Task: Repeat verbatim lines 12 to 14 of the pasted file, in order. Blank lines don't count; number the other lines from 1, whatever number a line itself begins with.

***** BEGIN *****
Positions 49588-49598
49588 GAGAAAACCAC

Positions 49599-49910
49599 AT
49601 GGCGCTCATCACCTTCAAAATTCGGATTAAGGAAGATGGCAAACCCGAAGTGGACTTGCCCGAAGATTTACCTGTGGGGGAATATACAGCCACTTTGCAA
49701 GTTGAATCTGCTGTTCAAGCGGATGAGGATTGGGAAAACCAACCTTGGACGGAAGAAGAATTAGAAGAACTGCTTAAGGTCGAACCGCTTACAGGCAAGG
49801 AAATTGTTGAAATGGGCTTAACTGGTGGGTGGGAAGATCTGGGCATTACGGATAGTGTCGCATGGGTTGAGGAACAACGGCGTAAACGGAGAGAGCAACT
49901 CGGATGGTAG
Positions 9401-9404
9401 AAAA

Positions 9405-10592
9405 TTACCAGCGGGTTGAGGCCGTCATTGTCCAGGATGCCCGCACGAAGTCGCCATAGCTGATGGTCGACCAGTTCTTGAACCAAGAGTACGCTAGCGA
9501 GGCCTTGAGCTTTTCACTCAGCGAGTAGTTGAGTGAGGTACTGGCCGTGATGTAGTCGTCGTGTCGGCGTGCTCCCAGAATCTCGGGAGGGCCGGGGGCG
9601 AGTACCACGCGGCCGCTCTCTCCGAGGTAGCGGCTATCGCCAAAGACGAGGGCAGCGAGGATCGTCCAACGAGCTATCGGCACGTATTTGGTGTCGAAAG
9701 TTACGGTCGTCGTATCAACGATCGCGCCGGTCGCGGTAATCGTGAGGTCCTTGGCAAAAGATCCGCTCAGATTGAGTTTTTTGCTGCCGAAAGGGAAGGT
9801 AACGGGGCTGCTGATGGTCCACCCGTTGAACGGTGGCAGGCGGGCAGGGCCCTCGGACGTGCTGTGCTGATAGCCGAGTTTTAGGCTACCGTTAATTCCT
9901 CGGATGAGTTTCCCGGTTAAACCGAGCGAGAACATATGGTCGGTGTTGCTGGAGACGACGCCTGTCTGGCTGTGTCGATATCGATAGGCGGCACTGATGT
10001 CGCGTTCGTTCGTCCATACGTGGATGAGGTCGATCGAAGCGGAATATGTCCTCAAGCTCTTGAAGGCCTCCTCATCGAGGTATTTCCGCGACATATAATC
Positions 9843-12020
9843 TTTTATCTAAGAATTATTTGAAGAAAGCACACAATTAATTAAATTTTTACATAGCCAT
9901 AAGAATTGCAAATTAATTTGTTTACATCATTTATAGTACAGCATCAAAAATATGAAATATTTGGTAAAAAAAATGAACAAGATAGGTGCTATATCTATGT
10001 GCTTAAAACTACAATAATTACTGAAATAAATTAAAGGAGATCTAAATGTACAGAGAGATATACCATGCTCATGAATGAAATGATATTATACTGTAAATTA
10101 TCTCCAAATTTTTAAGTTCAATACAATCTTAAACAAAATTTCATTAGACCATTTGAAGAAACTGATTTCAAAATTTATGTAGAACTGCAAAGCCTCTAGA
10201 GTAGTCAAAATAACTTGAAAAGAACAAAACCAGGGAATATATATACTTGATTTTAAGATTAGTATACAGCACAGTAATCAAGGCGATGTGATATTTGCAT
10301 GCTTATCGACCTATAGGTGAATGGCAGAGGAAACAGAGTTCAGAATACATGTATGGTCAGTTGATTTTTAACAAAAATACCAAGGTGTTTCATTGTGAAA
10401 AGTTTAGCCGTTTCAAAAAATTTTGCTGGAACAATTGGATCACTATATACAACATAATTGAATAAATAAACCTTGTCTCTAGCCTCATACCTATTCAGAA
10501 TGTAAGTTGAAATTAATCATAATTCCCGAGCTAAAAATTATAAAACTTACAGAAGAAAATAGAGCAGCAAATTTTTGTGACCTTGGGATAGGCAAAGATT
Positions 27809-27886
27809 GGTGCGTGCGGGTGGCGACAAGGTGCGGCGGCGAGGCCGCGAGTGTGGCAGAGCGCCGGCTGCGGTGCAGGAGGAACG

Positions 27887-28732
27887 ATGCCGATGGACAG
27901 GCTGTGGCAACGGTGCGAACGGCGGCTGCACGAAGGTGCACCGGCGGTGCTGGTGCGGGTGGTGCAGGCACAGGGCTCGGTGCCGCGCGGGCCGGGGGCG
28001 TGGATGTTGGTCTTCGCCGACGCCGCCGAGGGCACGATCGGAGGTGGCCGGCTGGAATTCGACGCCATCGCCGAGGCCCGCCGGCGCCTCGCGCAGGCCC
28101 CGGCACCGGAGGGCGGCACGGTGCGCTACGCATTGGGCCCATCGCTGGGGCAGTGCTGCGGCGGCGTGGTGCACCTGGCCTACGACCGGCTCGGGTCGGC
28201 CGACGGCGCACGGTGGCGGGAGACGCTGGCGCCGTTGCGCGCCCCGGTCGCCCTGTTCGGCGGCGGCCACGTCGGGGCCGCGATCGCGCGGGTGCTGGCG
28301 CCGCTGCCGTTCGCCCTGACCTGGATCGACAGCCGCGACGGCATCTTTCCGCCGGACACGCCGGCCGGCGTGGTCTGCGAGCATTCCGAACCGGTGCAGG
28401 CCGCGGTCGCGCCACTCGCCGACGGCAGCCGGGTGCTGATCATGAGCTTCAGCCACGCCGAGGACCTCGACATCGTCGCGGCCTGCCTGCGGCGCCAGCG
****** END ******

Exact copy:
9405 TTACCAGCGGGTTGAGGCCGTCATTGTCCAGGATGCCCGCACGAAGTCGCCATAGCTGATGGTCGACCAGTTCTTGAACCAAGAGTACGCTAGCGA
9501 GGCCTTGAGCTTTTCACTCAGCGAGTAGTTGAGTGAGGTACTGGCCGTGATGTAGTCGTCGTGTCGGCGTGCTCCCAGAATCTCGGGAGGGCCGGGGGCG
9601 AGTACCACGCGGCCGCTCTCTCCGAGGTAGCGGCTATCGCCAAAGACGAGGGCAGCGAGGATCGTCCAACGAGCTATCGGCACGTATTTGGTGTCGAAAG